The Congo: 2030. Welcome to this new and mind-bending sci-fi future where the Central African nation is no longer shipping its unrefined rare earth minerals out to sea, but is keeping its wealth for itself—buried deep within the ground. Filmmaker and VFX artist Kordae Henry’s powerful Afro-Futurist dance piece conceives of a historical moment when, as the Jamaican-British-American director explains, “the processes and infrastructure of mining have been revalued and ritualized as an important aspect of local culture. This is Africa’s future through dance—a ceremony for the God of Rare Earth.”
Featuring acclaimed street dancer Storyboard P playing Woot (a future ‘Excavation Programmer’), the inspiration for this techno-ritual film stemmed originally from a New York Times article. “The piece exposed the truth behind the mineral trade and its industry in Africa, explaining how minerals were being exploited from the Congo, refined overseas, and developed into the batteries in our electronic devices” explains the Los Angeles-based director. “That day I was searching through my photographs of my time in Nairobi, where I first was aware how cellphones became one of the largest ways to distribute money through the country. I began to see a future not just for the country, but for the continent.”
For Henry, this is about wresting back control, and ownership, of a vitally precious resource—and of the utopian future that such an action would represent. “I remember traveling in Kenya and standing in Nairobi on a vibrant street market near an intersection that looked like an African Times Square. I could feel the energy of this place which resonated with me. Everyone had a story.” What if he could tap into these latent energies, transforming “legacies from the past in order to change the future”?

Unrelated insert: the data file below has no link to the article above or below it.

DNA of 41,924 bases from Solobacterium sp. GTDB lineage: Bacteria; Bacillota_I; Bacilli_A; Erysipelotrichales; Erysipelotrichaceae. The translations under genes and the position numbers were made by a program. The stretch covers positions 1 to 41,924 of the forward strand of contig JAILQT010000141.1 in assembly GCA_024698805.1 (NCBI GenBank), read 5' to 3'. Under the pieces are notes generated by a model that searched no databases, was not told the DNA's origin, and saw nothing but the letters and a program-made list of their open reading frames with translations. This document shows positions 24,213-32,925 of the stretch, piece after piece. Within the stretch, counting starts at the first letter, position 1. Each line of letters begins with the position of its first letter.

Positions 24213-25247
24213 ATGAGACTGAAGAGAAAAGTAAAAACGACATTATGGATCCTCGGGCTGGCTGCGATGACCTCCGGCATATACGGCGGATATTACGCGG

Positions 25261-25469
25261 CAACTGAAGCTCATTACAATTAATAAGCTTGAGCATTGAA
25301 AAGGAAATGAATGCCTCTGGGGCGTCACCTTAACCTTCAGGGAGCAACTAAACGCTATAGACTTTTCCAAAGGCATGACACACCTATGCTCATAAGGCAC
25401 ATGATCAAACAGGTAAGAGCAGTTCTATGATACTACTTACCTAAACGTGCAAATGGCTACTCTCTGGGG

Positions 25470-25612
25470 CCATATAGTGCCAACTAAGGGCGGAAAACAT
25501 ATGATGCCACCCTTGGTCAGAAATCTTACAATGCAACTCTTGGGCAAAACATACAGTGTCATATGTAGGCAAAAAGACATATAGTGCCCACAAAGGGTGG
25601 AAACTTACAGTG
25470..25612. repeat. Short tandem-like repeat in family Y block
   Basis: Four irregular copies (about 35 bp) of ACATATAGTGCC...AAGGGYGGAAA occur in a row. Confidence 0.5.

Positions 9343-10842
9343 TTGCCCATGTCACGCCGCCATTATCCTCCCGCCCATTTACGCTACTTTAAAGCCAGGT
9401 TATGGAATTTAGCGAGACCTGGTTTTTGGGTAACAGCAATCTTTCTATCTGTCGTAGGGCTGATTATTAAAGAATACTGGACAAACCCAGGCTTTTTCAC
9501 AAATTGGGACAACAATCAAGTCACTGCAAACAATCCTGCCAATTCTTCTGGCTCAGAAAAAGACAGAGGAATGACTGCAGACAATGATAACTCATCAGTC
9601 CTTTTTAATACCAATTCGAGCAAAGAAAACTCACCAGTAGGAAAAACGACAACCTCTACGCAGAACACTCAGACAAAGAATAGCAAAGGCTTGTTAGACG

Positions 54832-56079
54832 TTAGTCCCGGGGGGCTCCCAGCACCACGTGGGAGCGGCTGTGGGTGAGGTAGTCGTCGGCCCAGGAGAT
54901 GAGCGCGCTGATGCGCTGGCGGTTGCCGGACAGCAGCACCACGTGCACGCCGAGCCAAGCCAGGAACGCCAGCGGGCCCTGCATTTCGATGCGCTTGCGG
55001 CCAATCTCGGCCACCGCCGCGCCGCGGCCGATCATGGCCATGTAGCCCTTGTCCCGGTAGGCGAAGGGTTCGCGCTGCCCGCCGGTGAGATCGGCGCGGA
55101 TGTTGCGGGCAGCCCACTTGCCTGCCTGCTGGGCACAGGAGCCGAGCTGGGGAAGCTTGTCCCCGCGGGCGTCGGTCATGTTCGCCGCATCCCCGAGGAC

“The scars of today are left on the earth, and so the film chooses to imagine an Afrofuturist ritual that heals that land. The likes of Sun Ra, Kerry James Marshall, Nick Cave, Rammellzee, and Octavia Butler” influenced Henry’s sound and aesthetic. While filmmakers such as Khalil Joseph and Arthur Jafa resonated with him, “I subconsciously and consciously chose to look outside the industry of cinema for imagery—imagery that resonated with a new understanding of a black, culturally aesthetic future.”
Ultimately, after conversations with producer Liam Young, and in using the dissonant electronic haze of infamous Seattle duo Shabazz Palaces, Henry’s film creates a momentous cultural moment in which future rituals and ancient mythologies are brought together. “This,” concludes Henry, “is an amalgamation of thoughts into a music film of an Afrofuture.”